The industry’s two associations, the National Waste & Recycling Association (NWRA) and the Solid Waste Association of North America (SWANA), announced two addenda to their Joint Advisory on Designing Contracts for Processing of Municipal Recyclables originally issued in April 2015.
The members of both organizations deal with collecting, processing and marketing residential recyclables. Increasing the effectiveness and efficiency of those efforts has direct benefit to companies and municipalities across North America, according to the groups, but achieving those goals is challenging because of variations in the types of materials set out by consumers and the prices paid for the materials once processed. Cooperatively addressing both changes in the residential recycling stream and price fluctuations for recyclable commodities are key aspects of successful recycling programs and contracts, according to the organizations.
“Municipalities often contract with private companies to provide some or all aspects of residential recycling collection and processing services SWANA Executive Director & CEO David Biderman said in a statement. “With these addenda, NWRA and SWANA intend to provide tools that will help our members better structure recycling programs to adapt to changes in material composition and market prices.”
“With these added guidelines, NWRA and SWANA have addressed head-on the challenges and obstacles faced by public agencies and private sector contractors in designing effective residential recycling programs,” Sharon H. Kneiss, president and chief executive officer for NWRA, said in a statement. “Our continued development and dissemination of best practices creates a solid framework to meet the ever-evolving dynamics of the recycling market.”
The first addendum, “Understanding Material Composition,” addresses variations in the types of materials recovered (i.e., the composition) of residential recyclables.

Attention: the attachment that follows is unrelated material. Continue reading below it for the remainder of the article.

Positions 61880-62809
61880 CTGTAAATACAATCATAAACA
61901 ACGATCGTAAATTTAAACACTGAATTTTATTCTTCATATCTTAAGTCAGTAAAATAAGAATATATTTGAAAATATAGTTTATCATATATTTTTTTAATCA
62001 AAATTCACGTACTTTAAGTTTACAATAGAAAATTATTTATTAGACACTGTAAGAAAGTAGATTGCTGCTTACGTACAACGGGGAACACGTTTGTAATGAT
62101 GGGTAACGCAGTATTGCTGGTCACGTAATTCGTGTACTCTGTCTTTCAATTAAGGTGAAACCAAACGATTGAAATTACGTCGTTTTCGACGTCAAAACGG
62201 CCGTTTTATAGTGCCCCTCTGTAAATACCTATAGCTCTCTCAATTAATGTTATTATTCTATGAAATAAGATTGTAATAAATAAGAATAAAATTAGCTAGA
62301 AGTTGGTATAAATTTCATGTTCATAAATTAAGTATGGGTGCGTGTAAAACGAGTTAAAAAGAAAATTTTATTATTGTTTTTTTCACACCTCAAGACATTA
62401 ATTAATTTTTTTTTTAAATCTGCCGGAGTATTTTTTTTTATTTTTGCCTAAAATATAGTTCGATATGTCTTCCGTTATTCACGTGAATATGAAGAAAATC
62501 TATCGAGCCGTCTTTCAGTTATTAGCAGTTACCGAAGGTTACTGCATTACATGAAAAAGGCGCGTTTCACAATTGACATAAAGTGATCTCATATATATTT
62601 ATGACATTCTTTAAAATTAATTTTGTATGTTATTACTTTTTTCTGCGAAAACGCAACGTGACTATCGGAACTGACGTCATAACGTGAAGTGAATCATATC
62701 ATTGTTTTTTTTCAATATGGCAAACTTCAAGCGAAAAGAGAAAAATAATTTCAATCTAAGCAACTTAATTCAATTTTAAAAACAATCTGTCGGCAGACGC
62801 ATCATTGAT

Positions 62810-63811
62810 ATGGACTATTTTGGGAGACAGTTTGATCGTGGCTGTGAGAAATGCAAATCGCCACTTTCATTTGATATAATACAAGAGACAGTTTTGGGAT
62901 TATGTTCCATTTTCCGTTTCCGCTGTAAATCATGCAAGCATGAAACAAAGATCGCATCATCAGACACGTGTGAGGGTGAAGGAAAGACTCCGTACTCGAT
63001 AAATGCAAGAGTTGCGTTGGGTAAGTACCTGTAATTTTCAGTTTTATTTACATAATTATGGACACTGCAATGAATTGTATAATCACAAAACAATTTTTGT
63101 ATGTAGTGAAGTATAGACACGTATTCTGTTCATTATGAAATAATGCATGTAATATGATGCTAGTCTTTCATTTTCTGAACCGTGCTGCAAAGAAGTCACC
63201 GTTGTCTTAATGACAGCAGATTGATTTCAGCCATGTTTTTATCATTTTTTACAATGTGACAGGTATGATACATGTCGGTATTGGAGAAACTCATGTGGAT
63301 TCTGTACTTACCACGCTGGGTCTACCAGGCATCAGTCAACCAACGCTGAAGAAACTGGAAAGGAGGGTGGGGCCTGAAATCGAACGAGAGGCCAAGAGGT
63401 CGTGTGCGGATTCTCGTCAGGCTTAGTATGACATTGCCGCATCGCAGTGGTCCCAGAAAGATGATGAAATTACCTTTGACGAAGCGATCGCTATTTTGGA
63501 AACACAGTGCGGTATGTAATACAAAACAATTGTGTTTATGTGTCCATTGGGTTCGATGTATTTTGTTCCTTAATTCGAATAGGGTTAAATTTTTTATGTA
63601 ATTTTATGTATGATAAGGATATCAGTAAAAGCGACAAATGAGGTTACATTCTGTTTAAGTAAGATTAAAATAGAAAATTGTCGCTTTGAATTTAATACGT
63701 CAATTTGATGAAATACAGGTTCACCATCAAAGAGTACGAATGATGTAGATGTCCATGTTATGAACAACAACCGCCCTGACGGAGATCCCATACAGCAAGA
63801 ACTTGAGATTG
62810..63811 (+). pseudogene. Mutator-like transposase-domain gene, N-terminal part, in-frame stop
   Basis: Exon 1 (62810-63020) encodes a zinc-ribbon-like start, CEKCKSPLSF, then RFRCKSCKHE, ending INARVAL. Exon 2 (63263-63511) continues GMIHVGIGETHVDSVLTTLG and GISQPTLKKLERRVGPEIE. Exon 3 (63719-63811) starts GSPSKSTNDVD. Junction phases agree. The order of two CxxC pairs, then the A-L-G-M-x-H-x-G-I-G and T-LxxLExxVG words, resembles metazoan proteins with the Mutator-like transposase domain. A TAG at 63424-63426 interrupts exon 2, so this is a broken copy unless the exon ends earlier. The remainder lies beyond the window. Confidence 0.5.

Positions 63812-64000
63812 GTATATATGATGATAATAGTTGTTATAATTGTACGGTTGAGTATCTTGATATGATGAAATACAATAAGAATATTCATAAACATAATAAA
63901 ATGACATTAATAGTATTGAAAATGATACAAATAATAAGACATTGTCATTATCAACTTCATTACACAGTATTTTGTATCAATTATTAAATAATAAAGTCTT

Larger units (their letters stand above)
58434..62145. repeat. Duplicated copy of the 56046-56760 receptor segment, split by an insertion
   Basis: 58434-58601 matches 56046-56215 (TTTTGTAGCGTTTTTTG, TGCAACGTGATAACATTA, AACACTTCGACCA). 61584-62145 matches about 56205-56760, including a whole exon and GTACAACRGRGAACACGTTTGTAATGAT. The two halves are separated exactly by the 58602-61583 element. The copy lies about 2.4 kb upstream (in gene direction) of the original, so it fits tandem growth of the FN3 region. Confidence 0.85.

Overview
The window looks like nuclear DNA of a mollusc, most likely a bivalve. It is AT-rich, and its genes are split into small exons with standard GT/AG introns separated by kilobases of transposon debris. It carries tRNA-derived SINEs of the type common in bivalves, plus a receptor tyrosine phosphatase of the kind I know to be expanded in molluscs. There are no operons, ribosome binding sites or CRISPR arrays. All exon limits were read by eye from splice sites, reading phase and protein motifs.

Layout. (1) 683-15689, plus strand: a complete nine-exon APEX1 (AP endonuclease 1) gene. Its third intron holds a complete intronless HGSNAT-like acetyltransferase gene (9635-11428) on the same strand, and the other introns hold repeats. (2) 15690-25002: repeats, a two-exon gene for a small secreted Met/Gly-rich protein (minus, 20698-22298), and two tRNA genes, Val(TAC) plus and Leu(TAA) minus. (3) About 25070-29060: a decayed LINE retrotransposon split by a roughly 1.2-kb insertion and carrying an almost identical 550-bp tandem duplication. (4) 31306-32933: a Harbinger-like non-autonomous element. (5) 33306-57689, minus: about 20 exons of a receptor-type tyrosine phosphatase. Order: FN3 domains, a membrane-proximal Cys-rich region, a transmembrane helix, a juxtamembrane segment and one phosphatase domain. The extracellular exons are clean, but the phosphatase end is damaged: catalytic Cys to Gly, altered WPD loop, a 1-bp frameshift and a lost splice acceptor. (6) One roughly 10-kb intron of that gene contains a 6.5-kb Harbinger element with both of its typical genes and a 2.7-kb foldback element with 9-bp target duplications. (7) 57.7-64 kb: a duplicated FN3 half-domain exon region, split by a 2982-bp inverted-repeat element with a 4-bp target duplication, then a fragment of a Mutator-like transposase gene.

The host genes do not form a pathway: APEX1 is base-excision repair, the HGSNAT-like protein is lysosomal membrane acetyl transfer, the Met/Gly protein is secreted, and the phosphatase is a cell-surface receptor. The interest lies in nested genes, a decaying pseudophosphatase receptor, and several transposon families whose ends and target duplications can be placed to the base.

"The cause of the fluctuations may be as different as consumers changing their purchasing habits; producers changing packaging; or a material being dropped from collection because the re-sale value no longer exists," according to a joint release issued by the groups.
SWANA and NWRA said the addendum was developed to help contract parties quantify and identify material changes by auditing the content of their recyclable materials.
According to the groups' release:
The document suggests that contract parties should conduct audits before the start of a procurement process and then at regular intervals throughout the contract term. The addendum offers considerations for material composition studies as materials are delivered to processing facilities (material composition study), as they are marketed, and as recyclables and/or residual materials are transported from the facilities (through-put study).
The second addendum, “Methods of Determining the Value of Recyclables Handled at a Processing Facility,” shares methods for determining the value of recycled commodities based on the blend of materials delivered to the processing facility.
Residential recycling contracts often include steps through which a municipality and processor share some portion of the market value of the materials. SWANA and NWRA agreed it was important for their members to have access to a resource describing approaches to calculating values of materials according to the composition delivered, processed and sold. The addendum discusses several different approaches to calculating material value based on variable material and residue (non-recyclable contaminant) streams.
The two addenda will be attached to the original Joint Advisory on Designing Contracts for Processing of Municipal Recyclables. That advisory provided comprehensive guidelines intended to improve contracting practices for municipal recycling programs. The guidelines addressed challenges facing public agencies and private industry looking to improve the effectiveness of local residential recycling programs.